No Payment for Employee Who Died before Request was Received

The 3rd U.S. Circuit Court of Appeals has ruled that a plan administrator did not abuse its discretion in denying a disability retirement benefit payment to an employee who died before his payment application was received.

In its opinion, the court said the plan explicitly granted the Committee the authority to create a requirement for receipt of the application before death and the requirement is not an unreasonable interpretation of the plan. “[T]he Committee has consistently applied the receipt requirement, it does not conflict with the Plan, and it is consistent with both the Plan and ERISA’s statutory provisions,” the court said.

The appellate court also determined the Summary Plan Description for the plan does not conflict with the main plan document, which is silent as to how applications may be presented to the company. It rejected widow Rosann Delso’s argument that the language of the SPD constitutes a reduction of rights or benefits, pointing out that it merely sets forth the procedures to be followed for presentation of a claim, as it is required to do by statute.

According to the opinion, James Delso was an hourly employee at Merck & Co. when he died suddenly on December 26, 2002, at 6:14 a.m. On December 24, while hospitalized, he signed a letter-application declaring his intention to go on disability retirement immediately and requesting a lump-sum payment of his pension under the Retirement Plan for the Hourly Employees of Merck & Co. Delso’s union representative delivered the application to Merck Human Resources on December 26 at 4:25 p.m., after Delso’s death.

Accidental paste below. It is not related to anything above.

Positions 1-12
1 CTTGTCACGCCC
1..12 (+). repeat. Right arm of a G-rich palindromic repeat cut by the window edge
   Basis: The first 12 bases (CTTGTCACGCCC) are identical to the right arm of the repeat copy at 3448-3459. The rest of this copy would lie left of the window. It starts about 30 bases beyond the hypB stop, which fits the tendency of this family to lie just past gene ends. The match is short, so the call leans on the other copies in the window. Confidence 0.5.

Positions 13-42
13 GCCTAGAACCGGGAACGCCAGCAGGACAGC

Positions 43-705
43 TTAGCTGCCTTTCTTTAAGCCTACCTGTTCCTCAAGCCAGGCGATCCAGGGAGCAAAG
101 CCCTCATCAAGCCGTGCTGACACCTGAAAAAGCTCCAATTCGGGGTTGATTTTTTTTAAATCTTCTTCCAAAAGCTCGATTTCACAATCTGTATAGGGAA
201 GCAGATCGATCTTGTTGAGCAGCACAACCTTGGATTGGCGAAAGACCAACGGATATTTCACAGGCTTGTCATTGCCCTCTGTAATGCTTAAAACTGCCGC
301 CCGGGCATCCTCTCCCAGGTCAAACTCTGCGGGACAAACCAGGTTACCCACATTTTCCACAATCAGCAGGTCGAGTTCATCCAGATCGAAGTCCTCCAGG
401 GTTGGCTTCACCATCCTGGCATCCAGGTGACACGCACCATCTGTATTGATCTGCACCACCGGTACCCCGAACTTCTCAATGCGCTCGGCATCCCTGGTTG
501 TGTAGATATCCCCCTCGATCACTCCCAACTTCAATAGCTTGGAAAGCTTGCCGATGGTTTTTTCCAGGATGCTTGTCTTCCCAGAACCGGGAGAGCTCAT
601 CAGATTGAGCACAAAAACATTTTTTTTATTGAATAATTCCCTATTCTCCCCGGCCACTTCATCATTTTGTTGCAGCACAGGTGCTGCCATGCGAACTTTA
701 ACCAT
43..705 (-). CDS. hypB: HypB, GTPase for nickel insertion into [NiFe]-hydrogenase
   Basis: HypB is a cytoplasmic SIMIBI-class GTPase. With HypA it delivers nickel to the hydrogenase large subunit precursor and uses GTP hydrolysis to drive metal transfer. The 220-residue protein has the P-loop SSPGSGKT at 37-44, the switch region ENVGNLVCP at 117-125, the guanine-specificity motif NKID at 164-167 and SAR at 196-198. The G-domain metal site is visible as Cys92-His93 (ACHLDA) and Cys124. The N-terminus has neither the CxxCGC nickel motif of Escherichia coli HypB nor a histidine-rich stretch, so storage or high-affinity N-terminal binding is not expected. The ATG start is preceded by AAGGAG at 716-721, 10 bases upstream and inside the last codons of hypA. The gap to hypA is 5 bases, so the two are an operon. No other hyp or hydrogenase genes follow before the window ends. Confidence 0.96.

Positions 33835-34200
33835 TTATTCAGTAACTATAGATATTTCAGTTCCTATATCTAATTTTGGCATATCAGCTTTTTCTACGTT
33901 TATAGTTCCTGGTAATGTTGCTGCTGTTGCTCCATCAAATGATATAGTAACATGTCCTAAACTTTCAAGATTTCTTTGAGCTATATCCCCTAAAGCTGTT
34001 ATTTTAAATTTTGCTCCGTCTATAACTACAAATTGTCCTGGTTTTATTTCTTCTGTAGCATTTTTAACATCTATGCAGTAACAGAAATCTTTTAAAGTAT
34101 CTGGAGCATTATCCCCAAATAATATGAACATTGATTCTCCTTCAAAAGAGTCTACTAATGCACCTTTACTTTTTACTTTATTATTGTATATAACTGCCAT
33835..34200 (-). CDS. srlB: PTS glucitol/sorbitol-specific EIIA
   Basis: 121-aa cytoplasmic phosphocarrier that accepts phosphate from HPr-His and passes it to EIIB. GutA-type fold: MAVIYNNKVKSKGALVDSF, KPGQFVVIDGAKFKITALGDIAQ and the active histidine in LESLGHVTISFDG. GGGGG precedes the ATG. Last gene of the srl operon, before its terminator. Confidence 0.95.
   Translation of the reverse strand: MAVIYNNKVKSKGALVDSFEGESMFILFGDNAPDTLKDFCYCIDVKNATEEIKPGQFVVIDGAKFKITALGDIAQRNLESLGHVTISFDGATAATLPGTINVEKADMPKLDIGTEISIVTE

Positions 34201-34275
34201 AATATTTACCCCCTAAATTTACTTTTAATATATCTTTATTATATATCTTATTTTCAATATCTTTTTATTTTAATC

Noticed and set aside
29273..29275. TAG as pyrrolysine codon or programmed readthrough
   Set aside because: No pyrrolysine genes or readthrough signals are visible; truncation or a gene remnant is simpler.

The plan’s SPD included a rule that an application was considered received if it was (1) received by employee services by mail, delivery, or fax before the participant’s death; (2) mailed to employee services and postmarked before the participant’s death; or (3) received by a designated human resources employee before the participant’s death.

Rosann Delso argued that the receipt requirement was unenforceable because it was contained in the SPD but not in the plan itself and also because the committee’s interpretation of the plan was unreasonable. She argued that because of the Christmas holiday, she had no way to contact the company prior to her husband’s death and that she had done all she could do.

The court opinion is here.